as comic relief in her only scene.
Marrell from This (a role I enjoyed playing) is described as “African American, 38”. Marrell (like Kate) is the mother of a young baby who “sleeps in fifteen minute increments”. She is
controlling and critical of her husband Tom. She shames and dismisses him. She is enamoured of a Frenchman she barely knows. She contemplates leaving her husband due to her
unhappiness. She is also comic relief throughout the play.
While I can only assume that the playwrights had good intentions when they wrote these characters I question whether they considered the ramifications of making them Black women. I question whether the playwrights considered the implicit bias in their choice.
In Disgraced and This the White male engages in an affair with the White female protagonist. The Black woman learns of the affair throughout the course of the play. The relationship between
the White man and the Black woman is left damaged and unresolved.
In Disgraced Emily a White woman (described as “lithe and lovely”) cheats on her husband Amir (desribed as “of South Asian origin”) with a White man named Isaac (described as “White,
smart, attractive”). Isaac is married to Jory. It is arguable whether Emily is intended to be likeable yet her trajectory suggests that although she has cheated on her husband the playwright wants the audience to empathize with her by the end of the play. In order for the audience to empathize they
must accept and ultimately “forgive” Emily for cheating on her husband. The audience must accept and ultimately “forgive” Emily for cheating on her husband with a married man.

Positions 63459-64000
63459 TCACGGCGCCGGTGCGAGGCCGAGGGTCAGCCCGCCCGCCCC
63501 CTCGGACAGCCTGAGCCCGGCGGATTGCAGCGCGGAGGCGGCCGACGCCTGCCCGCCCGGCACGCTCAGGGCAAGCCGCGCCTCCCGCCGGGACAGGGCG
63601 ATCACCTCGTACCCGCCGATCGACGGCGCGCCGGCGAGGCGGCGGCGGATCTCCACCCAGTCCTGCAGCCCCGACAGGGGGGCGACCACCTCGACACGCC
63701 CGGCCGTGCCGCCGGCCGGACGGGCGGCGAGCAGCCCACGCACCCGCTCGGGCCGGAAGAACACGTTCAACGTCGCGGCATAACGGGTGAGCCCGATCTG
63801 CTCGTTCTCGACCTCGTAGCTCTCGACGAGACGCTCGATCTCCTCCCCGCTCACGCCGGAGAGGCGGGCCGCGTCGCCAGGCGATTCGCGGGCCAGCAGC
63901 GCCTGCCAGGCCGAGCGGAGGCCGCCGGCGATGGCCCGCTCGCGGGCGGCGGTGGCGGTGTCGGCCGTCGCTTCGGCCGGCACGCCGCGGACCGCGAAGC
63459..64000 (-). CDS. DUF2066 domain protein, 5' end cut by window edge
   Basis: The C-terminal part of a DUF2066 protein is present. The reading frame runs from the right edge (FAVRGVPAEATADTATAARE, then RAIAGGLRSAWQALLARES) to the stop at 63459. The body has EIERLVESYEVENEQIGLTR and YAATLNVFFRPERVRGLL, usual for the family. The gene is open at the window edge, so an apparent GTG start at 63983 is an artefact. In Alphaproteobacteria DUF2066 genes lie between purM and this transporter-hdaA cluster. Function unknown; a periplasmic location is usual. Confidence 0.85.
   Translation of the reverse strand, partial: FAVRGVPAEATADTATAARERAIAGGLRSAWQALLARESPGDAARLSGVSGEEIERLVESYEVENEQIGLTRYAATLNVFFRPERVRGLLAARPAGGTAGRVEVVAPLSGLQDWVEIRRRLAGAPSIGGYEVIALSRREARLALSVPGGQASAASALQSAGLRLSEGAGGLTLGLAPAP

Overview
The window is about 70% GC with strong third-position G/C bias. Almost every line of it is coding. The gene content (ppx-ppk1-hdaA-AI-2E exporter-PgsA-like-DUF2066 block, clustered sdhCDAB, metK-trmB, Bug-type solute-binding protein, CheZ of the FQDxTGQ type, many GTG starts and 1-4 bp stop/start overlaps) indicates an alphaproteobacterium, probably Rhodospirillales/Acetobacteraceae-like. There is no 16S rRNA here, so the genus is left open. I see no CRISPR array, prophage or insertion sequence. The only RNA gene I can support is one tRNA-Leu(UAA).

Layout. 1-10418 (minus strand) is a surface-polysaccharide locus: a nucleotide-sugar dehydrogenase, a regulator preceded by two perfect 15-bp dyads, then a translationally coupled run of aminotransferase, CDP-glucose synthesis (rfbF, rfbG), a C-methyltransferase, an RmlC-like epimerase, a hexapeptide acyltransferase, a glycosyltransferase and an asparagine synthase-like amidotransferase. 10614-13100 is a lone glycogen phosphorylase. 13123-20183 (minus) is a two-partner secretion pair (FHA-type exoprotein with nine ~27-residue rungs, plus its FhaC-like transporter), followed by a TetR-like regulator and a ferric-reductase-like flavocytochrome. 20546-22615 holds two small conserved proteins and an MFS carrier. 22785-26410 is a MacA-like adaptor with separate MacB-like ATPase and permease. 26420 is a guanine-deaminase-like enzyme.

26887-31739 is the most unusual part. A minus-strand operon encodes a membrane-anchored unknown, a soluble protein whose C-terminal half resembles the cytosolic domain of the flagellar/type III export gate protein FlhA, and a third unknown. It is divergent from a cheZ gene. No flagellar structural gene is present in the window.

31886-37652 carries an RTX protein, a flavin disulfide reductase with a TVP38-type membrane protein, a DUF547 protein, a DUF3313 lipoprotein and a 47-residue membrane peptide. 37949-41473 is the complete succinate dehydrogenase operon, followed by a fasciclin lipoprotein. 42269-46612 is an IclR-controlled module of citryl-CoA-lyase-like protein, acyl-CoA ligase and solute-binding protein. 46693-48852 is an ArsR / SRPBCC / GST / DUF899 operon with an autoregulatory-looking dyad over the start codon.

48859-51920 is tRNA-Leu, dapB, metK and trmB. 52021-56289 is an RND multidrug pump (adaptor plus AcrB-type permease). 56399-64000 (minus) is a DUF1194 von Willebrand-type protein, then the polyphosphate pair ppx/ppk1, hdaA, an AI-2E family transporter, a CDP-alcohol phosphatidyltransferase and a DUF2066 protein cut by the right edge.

Does the fact that Jory and Amir; the two “victims” in the story are people of color make it easier for the audience to forgive Emily? Is it easier for audiences to see people of color harmed physically or
emotionally? Is this the theatrical equivalent of the Black character always being the first person to get killed in an action movie?
I think it is. Consider Jane; the White protagonist in the play This. Jane has sex with her best friend Marrell’s husband. The audience is asked to quickly overlook the fact that Jane betrayed
her best friend and follow the rest of Jane's journey to the end of the play with empathy. Marrell is never seen again; sacrificed for the plot much like the Black man who doesn't last five minutes in
the beginning of the first Jurassic Park.
Stereotypes are reinforced when each of the women in This, Disgraced and Good People are critical, dissatisfied with their relationships, written as comic relief and then ultimately cheated on by their White husband. The history between Black women and White men in America dating back to slavery is mired in violence, rape and murder. What are the inevitable reverberations when a White male character perpetuates emotional violence on a Black woman in a contemporary piece? There is a cost in that choice. Does it move the conversation on race forward or keep it stuck?